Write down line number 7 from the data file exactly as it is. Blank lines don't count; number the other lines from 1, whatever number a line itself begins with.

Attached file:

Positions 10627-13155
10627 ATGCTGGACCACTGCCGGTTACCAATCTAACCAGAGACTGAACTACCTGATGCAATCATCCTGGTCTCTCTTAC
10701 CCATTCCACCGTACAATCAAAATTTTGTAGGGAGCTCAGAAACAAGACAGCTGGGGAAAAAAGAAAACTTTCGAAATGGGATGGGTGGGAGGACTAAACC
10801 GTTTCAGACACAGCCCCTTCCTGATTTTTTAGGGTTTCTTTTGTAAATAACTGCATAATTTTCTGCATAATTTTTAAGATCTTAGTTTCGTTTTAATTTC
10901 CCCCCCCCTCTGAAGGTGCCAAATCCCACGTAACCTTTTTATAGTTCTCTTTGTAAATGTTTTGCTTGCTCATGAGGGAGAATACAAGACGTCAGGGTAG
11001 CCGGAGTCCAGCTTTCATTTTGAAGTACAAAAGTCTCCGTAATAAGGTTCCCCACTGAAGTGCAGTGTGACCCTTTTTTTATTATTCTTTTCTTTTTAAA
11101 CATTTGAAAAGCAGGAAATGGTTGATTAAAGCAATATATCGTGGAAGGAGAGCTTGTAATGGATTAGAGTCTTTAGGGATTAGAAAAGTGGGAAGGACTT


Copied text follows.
11101 CATTTGAAAAGCAGGAAATGGTTGATTAAAGCAATATATCGTGGAAGGAGAGCTTGTAATGGATTAGAGTCTTTAGGGATTAGAAAAGTGGGAAGGACTT